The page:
Writing this book was different to writing all my books. I’d quit writing. I got fed up with the Heller-like world of publishing where nothing makes sense. I’d written 18 novels by this time. I figured number 19 would show up one day if it felt like it. It wasn’t a dramatic quitting. It was very quiet. I didn’t tell anyone but my husband. Anyway, two days after I quit, the book started to write itself. Those first paragraphs about Gustav building the helicopter—an invisible helicopter—came out. So I kept writing it and really doubted anyone would buy it and I didn’t care, either. Number 19 would be for me and me only. But then my editor bought it after reading about 70 pages. This next part was the biggest and best difference when writing this book. I said to my editor, “Look, I can’t write the rest of this book if we talk about it now. Can you trust me to just finish it and we can go from there?”
I write all my books by the seat of my pants. I don’t outline and this book, being surrealist, was particularly interesting because I really had to trust myself all the way to the end—which is why I asked my editor to trust me. And in the end, it worked. She was thrilled. I was thrilled and now it’s out in the world.
You’ve said to me that in writing this book, you had this gut feeling, that “this is important. This is the book that is going to reach those who need to be reached.” I absolutely agree and was so moved toward the end that I was near tears—and I also had this yearning for this book to have been around when I was a teen. It really would have helped me. Can you talk about that please?
One of the coolest things about writing fiction for all ages but having it come through a young adult publisher is that teenagers read my books and write me letters. And adults write me letters, too. I get very lovely letters. I get very painful letters, too. I take these letters very seriously. There is so much pain out there, Caroline. There is suffering that everyone blows off and when a human being can read a book and feel understood, and they write to you to say “You are the first person I’ve ever said this to, but your character is me and this book changed my life” it’s a pretty amazing thing. I go to schools and libraries and I meet a lot of teenagers and adult readers in my travels. I hear about their pain. I think that if we talked openly about our pain, the world would be a safer place because then we would all realize that everyone has pain. Maybe we would treat each other better. Maybe we would just believe in other people’s pain and not mock them or ask them to keep it to themselves as if it’s something they should be ashamed of. I could have really used books like this when I was a teen, too. But as an adult, this book changed my life and that’s weird because I know I’m the one who wrote it. Something in it freed me to just bleed on paper. (Probably the structure. Something about having a surreal structure allowed the real truth to come forward or something.) Something in me changed after I read it—even after the 100th revision. I don’t know. How do I explain a gut feeling to you? It’s just a gut feeling. I still don’t know why I lied about the ivory to the guy who robbed me with the shotgun, you know? This book has something for me—it’s the book that made me say “If I never wrote another book after this, I can die happy.”
What’s obsessing you now and why?
I am presently obsessed by Kate Tempest’s album, Everybody Down. I found it about a month ago and can’t stop listening to it. Her poetry is phenomenal and her delivery in that South London accent and slang connects me to myself somehow. It’s raw, it’s heavy, and it’s real. The album is about several characters and carries a story with a beginning and an end and it’s just the best album I’ve heard in a long, long time. I’m completely obsessed by it.
It helps that so much of it feels like I Crawl Through It to me. There’s even a line in “The Beigeness” that talks about how we pickle ourselves in jars because it’s safer. Sound familiar? So so good.
I love the line, “We could have been so much more but no one would let us fly.” How can people be aware of those forces that don’t let us fly, and fly through them?
I think everyone has a thing. My thing is writing. I knew I wanted to do it when I was about 14 for sure, but I’d been holing myself up in my closet for years before then reading and writing thoughts and poems down when I could. I moved on to dedicated journal-writing as an older teenager. But in the outside world, so many realities work against a writer. The impossibility of it all, you know? I wrote my fist novel when I was 24. I wrote 8 novels over 15 years before I ever got published. In those 15 years, what did I have that made me keep doing it? Even when people started to avoid eye-contact and stop asking “Are you published yet?” because they were embarrassed for me? I have no idea. Determination? (Probably a little.) A habit I can’t break? (More likely.) A level of self-knowledge or worth that I couldn’t ignore? (Yes.) Self worth is important. Self worth allows us to do the things we love even if we don’t think we’re very good at them at first. It’s not ego. I’m still a simple country girl who says please and thank you. I’m no one special. But I have self worth because I allowed myself to fly and I sure liked the feeling of flying. It’s hard to stop once you’ve started.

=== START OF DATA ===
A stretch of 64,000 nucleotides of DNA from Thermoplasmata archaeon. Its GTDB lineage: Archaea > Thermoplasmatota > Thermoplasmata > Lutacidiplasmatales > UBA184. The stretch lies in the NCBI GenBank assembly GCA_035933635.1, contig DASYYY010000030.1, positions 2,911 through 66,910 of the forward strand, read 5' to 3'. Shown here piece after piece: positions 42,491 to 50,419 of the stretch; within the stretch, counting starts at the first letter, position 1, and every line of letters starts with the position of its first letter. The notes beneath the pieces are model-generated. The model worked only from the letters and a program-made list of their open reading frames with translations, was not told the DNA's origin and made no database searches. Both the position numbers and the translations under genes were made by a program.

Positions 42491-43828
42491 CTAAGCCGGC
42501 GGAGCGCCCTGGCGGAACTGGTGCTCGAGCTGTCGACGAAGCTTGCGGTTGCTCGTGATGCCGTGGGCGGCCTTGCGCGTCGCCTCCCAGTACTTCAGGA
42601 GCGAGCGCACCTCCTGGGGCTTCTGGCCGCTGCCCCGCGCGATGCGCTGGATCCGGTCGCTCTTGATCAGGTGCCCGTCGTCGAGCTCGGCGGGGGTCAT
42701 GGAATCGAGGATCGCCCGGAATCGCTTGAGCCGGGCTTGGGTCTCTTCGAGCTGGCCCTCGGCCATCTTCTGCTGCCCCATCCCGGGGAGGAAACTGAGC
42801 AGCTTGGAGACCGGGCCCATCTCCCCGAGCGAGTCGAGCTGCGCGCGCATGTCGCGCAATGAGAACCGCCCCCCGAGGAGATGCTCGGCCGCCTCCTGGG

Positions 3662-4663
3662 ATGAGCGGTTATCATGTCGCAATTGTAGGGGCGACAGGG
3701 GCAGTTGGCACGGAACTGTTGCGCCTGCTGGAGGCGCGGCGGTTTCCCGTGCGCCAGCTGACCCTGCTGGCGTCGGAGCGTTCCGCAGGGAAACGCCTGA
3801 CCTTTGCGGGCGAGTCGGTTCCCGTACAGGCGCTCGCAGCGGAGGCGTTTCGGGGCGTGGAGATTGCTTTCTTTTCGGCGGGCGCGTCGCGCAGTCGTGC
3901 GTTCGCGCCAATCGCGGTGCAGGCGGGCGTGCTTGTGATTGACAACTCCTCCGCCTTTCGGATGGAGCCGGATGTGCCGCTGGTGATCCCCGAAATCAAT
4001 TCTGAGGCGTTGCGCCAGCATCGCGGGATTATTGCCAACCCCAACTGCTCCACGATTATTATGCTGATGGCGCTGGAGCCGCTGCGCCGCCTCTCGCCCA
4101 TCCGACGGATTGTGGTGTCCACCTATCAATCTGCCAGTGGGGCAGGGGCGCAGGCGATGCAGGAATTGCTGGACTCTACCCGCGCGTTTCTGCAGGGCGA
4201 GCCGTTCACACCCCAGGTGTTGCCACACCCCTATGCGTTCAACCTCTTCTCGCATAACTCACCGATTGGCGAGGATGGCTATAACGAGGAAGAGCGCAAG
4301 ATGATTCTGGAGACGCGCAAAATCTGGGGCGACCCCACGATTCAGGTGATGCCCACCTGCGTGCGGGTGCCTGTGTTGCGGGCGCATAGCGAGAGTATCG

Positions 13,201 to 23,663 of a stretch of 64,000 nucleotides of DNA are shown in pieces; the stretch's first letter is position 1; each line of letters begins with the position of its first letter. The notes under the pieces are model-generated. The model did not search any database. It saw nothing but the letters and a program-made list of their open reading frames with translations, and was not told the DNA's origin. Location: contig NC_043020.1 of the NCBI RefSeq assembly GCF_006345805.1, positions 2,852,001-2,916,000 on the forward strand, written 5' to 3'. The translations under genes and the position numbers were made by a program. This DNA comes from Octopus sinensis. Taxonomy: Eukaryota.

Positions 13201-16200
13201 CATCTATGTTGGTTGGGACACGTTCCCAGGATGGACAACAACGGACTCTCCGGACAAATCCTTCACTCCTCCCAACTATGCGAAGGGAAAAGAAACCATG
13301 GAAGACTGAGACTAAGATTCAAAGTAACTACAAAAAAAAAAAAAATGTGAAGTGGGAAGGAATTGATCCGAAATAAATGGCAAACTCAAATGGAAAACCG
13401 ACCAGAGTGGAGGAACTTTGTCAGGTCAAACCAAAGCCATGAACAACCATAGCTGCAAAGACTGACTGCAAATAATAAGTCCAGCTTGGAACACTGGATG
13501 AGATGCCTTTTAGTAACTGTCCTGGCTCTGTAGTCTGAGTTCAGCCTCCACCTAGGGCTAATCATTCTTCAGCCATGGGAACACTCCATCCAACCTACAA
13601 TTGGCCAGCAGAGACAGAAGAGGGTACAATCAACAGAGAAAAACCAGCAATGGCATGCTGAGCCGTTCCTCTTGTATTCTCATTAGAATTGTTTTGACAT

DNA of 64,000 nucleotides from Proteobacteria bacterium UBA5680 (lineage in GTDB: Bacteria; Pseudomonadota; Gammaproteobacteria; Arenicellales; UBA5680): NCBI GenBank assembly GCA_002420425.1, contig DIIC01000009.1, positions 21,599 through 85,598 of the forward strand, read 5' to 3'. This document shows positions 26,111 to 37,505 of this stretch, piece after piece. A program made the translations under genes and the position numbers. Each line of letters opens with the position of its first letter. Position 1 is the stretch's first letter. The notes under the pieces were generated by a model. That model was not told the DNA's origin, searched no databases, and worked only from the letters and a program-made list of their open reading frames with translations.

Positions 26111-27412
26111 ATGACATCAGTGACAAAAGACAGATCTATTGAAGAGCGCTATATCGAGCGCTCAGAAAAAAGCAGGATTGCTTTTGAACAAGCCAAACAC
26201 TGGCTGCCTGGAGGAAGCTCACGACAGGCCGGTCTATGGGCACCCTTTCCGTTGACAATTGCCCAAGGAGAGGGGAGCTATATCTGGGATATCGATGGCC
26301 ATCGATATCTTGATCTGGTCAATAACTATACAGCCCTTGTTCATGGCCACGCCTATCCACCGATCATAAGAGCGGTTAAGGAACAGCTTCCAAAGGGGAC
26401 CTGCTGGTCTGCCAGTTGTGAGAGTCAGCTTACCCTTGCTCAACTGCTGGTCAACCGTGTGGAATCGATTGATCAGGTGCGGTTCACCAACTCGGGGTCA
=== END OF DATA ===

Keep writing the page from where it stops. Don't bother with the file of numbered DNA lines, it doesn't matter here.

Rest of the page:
As for the characters in this book—modern teenagers—their flight is greatly inhibited by this farce of standardized testing and curriculum designed only to pass those tests. Those test scores are then tied to that student and their teachers and their schools forever. Can you think of a worse environment for flight? I can’t. I come from a family of educators. I understand the need for classroom assessment. But there are ways to do this without putting students in a jar and labeling it before that student even reaches high school. It’s gross. It’s negligible. And it’s no way to build a future as a society. It undermines talented teachers. It undermines students’ things. It’s skewed toward the students who have families at home to help them study and three square meals a day. It leaves behind some of the greatest minds we could ever tap—the bored kids, the kids who work jobs, the kids who come from difficult backgrounds, the kids in pain—who couldn’t care less about standardized tests. Not caring about school? That’s flying. I did that. I graduated in the lowest third of my class. That’s where so many of our thinkers are.
We’re allowing this zombification to happen to our country—dueling media causing massive conflict between people who are being used by those media outlets as game pieces. We need thinkers. We need people who aren’t afraid to say no to the games. We need people to protest what’s wrong. Where have we historically found those people? Usually in the younger demographic. And we are testing them to death [while blowing off everything real in their lives.]
What question didn’t I ask that I should have?
You asked all the right questions. You made me think and I thank you for that, Caroline. You know how much I treasure you and your work and I’m so proud to call you my friend. I can’t wait to bump into you in the ladies room again. Thank you so much for having me to the blog. xo